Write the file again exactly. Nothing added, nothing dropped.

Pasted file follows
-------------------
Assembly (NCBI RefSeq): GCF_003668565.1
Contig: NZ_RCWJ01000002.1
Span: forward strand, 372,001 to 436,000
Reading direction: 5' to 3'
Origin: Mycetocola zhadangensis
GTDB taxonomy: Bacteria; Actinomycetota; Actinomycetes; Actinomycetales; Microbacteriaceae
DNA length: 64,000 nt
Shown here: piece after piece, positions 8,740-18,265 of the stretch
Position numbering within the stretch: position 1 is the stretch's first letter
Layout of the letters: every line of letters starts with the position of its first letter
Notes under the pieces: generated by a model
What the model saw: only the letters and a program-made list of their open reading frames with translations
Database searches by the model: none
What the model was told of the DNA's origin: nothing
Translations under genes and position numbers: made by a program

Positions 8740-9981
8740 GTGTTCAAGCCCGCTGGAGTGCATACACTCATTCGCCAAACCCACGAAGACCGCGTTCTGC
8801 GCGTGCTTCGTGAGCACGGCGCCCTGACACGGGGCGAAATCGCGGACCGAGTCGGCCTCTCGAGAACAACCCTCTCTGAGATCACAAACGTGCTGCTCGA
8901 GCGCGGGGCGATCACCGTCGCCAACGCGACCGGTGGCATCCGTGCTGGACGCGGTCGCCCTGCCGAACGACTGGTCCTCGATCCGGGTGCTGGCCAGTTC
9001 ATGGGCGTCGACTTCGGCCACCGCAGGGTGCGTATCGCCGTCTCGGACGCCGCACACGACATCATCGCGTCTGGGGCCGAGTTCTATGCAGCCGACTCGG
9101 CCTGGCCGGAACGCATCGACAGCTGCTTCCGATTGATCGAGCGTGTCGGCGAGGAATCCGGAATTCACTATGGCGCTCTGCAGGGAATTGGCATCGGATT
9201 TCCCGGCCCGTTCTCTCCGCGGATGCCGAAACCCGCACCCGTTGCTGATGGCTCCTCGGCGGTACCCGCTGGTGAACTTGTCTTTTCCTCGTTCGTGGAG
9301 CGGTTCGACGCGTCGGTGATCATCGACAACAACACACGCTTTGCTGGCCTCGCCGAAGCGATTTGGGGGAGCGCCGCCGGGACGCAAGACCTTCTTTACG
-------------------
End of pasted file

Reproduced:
Assembly (NCBI RefSeq): GCF_003668565.1
Contig: NZ_RCWJ01000002.1
Span: forward strand, 372,001 to 436,000
Reading direction: 5' to 3'
Origin: Mycetocola zhadangensis
GTDB taxonomy: Bacteria; Actinomycetota; Actinomycetes; Actinomycetales; Microbacteriaceae
DNA length: 64,000 nt
Shown here: piece after piece, positions 8,740-18,265 of the stretch
Position numbering within the stretch: position 1 is the stretch's first letter
Layout of the letters: every line of letters starts with the position of its first letter
Notes under the pieces: generated by a model
What the model saw: only the letters and a program-made list of their open reading frames with translations
Database searches by the model: none
What the model was told of the DNA's origin: nothing
Translations under genes and position numbers: made by a program

Positions 8740-9981
8740 GTGTTCAAGCCCGCTGGAGTGCATACACTCATTCGCCAAACCCACGAAGACCGCGTTCTGC
8801 GCGTGCTTCGTGAGCACGGCGCCCTGACACGGGGCGAAATCGCGGACCGAGTCGGCCTCTCGAGAACAACCCTCTCTGAGATCACAAACGTGCTGCTCGA
8901 GCGCGGGGCGATCACCGTCGCCAACGCGACCGGTGGCATCCGTGCTGGACGCGGTCGCCCTGCCGAACGACTGGTCCTCGATCCGGGTGCTGGCCAGTTC
9001 ATGGGCGTCGACTTCGGCCACCGCAGGGTGCGTATCGCCGTCTCGGACGCCGCACACGACATCATCGCGTCTGGGGCCGAGTTCTATGCAGCCGACTCGG
9101 CCTGGCCGGAACGCATCGACAGCTGCTTCCGATTGATCGAGCGTGTCGGCGAGGAATCCGGAATTCACTATGGCGCTCTGCAGGGAATTGGCATCGGATT
9201 TCCCGGCCCGTTCTCTCCGCGGATGCCGAAACCCGCACCCGTTGCTGATGGCTCCTCGGCGGTACCCGCTGGTGAACTTGTCTTTTCCTCGTTCGTGGAG
9301 CGGTTCGACGCGTCGGTGATCATCGACAACAACACACGCTTTGCTGGCCTCGCCGAAGCGATTTGGGGGAGCGCCGCCGGGACGCAAGACCTTCTTTACG